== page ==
Drop-In Center: Shaping Hani’s Personality

Sunday 4 October 2015

“It feels good to build sculptures out of materials and scraps that seem useless.” Hani said.


“I don’t want to remember what happened in Syria, I just want to have friends and talk about good and beautiful things,” 15 year-old Hani said.

When the violent events in Syria escalated, Hani was forced to drop out of school and flee to Za’atari camp along with his family three years ago. “At the beginning I was lost, I used to sit at home doing nothing, so I started working, I transported gravel by wheelbarrow and also sold vegetables in the camp to help with the household needs.” Hani said. Studies have found that 13% of children in Za’atari camp are working, which means over 4,000 children are involved in labor. Only 1/4 of working children attend school, of which only 2/3 attend regularly.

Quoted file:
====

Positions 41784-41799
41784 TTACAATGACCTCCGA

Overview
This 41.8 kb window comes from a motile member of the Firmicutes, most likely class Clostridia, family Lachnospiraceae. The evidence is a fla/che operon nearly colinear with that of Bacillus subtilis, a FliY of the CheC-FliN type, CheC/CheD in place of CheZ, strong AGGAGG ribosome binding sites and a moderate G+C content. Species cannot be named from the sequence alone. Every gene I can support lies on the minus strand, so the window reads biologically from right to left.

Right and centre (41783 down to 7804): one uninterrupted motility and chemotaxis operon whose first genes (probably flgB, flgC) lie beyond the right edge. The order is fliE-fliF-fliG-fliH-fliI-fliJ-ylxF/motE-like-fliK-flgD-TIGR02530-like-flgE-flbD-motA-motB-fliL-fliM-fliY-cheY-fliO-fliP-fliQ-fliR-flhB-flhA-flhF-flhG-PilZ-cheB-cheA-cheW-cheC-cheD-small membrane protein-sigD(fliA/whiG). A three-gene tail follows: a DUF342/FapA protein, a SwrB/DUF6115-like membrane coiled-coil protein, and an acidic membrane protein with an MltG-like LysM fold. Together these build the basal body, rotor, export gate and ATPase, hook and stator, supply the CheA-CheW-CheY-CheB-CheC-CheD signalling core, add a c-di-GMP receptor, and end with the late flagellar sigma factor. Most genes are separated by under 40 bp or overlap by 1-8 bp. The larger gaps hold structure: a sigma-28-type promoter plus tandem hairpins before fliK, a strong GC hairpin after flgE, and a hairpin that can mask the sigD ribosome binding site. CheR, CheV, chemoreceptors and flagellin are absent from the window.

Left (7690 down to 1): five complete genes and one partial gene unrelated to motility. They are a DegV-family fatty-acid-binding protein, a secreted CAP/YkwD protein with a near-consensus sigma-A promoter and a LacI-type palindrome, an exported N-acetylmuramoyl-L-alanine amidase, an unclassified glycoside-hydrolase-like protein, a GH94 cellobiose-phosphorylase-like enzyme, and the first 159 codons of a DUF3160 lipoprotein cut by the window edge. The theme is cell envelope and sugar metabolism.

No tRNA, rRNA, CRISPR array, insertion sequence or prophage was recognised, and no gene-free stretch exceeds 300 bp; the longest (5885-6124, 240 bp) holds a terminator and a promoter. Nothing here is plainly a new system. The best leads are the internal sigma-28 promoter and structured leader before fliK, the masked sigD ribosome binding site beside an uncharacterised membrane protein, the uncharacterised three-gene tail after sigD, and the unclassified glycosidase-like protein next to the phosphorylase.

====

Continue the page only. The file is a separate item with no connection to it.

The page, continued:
Hani heard about Save the Children Drop-in Center (DIC) through outreach conducted by community mobilizers in Za’atari. “The DIC literally changed my life, I couldn’t go to school because of work, but since I started going to the DIC I was able to rest from work and just enjoy my time in the company of friends,” Hani said.

The DIC was established in Za’atari camp for children engaged in labor providing them with psychosocial support and recreational activities where children can ‘drop in’ at any time of day to play or practice an activity. At the center, the children are provided with informal education activities and craft making, to give them a sense of normality and to build bonds with the community, which they live in. The children engage in activities that have an educational and awareness aspect to benefit the children from teaching them the basic educational methods to learning about child rights. 

Bader, a social worker at the DIC said, “I remember when he first came to the DIC, he used to be very quiet and isolated from the children around him, now he is a very active child and a smart one as well.” Hani’s attitude has improved through the three years he spent in the DIC according to the staff who work with him and the other children.